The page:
"Farmers may be unwilling to take action in the name of climate change, but they are interested in increasing resilience to weather events," Detchon says. "There are climate resilient agriculture practices that increase productivity and improve farm income, so we should make a concerted effort to pursue that kind of climate agenda."
But, he adds, "It seems less likely in light of the announcement that the government will pursue those kind of policies."
Ernie Shea, a conservationist and president of Solutions From The Land, agrees. He says farmers are increasingly using cost-effective sustainable practices that also address climate issues by capturing methane, using ethanol fuel, or planting cover crops to sequester carbon dioxide and enrich the soil. Those are the type of practices American farmers should be discussing at the table in Paris, he says. But there is only so much they can do without a voice in the conversation.
"There are things that we can do today that can solve problems and create new revenue streams, so it's smart to pay attention to those things, if you're a farmer," Shea tells MUNCHIES. "We don't want to miss this train. We want to be smart about policies, but if you're not at the table to advocate for new policies that benefit your sector, then you're in the bleachers instead of being in the game."
"We can participate, or act like dinosaurs, chew at the plants, and think everything is fine, then get wiped out."
While everyone agrees that climate change is a problem, not everyone is fully convinced that the Paris Agreement was the solution. Pat O'Toole is president of the Family Farm Alliance and has won awards for his progressive practices on the Ladder Ranch, which sits on both sides of the Wyoming-Colorado border. Like others in the West, he's contending with a dying forest and threat of fires, among other climate change-related issues.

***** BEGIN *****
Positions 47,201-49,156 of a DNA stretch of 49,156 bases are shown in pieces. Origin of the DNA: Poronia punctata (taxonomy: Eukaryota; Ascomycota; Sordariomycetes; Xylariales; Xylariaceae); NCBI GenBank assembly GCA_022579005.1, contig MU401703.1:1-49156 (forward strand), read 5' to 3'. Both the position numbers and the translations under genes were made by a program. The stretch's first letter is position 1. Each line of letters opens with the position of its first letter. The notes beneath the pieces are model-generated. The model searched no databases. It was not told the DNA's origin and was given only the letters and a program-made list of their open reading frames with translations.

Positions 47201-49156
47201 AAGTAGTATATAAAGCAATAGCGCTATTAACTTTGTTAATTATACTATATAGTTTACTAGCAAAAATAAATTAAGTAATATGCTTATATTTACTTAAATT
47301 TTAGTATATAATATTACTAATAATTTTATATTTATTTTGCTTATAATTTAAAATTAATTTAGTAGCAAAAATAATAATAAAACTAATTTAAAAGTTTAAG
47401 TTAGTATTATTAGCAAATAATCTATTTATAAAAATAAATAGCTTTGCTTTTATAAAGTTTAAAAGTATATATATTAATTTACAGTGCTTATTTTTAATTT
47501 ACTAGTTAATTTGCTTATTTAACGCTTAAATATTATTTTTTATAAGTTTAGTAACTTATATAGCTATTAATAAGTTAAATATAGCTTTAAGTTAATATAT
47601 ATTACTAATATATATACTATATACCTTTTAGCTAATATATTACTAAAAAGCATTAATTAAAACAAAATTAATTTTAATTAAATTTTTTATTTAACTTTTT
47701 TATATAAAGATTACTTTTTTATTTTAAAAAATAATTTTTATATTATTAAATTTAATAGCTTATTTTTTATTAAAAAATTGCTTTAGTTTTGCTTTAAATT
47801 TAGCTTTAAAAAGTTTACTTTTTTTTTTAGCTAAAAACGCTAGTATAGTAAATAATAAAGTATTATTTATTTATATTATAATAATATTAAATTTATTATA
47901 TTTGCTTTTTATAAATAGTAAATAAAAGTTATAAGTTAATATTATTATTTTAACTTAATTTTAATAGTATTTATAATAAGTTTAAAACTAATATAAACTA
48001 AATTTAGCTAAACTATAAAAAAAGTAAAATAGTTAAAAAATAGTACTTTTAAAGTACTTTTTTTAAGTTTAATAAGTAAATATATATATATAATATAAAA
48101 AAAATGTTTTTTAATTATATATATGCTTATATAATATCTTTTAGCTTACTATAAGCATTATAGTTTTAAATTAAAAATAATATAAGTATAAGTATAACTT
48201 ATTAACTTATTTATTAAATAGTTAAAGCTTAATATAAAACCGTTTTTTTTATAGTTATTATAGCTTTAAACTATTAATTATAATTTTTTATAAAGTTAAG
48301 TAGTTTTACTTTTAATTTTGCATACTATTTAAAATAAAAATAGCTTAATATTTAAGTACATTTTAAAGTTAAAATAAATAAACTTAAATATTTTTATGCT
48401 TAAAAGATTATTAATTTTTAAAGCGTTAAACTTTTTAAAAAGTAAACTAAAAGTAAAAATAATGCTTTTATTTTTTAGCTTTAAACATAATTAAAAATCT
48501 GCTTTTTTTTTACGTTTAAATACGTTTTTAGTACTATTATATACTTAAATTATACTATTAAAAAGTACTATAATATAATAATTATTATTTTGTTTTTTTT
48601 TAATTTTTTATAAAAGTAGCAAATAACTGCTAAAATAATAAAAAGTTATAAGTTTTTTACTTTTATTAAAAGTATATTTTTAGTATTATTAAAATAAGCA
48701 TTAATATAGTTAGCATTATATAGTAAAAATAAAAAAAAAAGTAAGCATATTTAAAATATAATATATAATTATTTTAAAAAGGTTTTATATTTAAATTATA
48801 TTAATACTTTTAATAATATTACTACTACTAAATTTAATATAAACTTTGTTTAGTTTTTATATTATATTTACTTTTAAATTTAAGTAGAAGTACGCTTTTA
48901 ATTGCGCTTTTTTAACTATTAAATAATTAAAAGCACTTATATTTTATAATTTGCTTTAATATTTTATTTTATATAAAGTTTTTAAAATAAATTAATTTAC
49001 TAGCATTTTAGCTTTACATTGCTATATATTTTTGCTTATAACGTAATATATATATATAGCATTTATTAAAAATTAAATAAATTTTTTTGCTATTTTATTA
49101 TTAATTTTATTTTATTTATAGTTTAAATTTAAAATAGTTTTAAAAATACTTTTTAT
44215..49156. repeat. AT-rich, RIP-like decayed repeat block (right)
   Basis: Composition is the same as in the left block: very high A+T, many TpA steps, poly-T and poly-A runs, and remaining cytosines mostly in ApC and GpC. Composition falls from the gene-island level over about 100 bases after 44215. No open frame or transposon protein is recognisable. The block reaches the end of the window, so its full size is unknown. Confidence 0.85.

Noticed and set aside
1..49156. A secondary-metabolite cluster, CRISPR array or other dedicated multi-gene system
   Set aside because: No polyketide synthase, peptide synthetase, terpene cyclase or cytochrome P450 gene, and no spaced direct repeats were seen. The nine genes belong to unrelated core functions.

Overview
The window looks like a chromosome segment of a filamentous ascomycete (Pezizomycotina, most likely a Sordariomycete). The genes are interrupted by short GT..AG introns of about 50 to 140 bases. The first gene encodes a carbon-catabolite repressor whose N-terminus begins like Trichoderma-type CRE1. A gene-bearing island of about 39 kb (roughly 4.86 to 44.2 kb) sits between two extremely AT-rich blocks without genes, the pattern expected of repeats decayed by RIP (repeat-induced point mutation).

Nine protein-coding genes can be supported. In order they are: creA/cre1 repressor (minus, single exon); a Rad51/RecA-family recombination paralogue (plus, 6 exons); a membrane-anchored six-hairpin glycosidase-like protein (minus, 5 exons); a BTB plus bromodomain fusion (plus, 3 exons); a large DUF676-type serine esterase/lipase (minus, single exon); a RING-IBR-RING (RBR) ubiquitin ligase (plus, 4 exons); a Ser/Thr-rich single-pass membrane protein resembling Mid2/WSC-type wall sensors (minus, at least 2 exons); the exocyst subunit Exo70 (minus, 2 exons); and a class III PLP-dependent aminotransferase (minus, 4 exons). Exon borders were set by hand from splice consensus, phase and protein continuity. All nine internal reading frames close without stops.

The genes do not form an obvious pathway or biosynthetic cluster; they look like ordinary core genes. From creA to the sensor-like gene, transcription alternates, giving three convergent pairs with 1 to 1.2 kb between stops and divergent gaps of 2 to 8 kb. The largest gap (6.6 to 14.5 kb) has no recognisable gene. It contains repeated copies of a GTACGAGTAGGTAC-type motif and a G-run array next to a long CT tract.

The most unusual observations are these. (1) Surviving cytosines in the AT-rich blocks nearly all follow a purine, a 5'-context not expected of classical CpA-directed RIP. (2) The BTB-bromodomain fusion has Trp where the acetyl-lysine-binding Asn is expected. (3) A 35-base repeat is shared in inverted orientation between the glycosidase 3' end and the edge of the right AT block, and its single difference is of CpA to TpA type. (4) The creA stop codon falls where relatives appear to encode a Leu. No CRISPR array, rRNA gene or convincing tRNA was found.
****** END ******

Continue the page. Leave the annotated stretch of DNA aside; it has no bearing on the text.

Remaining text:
O'Toole attended national meetings on climate change in advance of the Paris Agreement several years ago and was worried that it would lead to more regulations, which he says isn't the solution. He also felt there was a lot of undue negativity in the pre-Agreement meetings.
"The world isn't coming to an end, and we don't know what (the Paris Agreement) meant for American farmers and ranchers," O'Toole says. "We need to address issues that are real in a tangible way, not just push them aside like we have for the last couple decades."
He adds that conservation and production are related, and a patchwork of large scale land management practices could be employed to address the changing landscape.
And that seems to be what Detchon meant when he says there needs to be a solution that benefits farmers and the climate.
For now, other countries, individual states, individual cities, and corporations like Kellogg and Cargill—as well as those like O'Toole—plan to continue enacting policies that will benefit the environment.
"We can see that's where the void is going to be filled in the short term, especially as people have a better appreciation for why it makes business sense to participate in the reality of a low-carbon future and economy," Shea says. "Whether the oil and coal industry like it, this is the world we are headed toward. We can participate, or act like dinosaurs, chew at the plants, and think everything is fine, then get wiped out."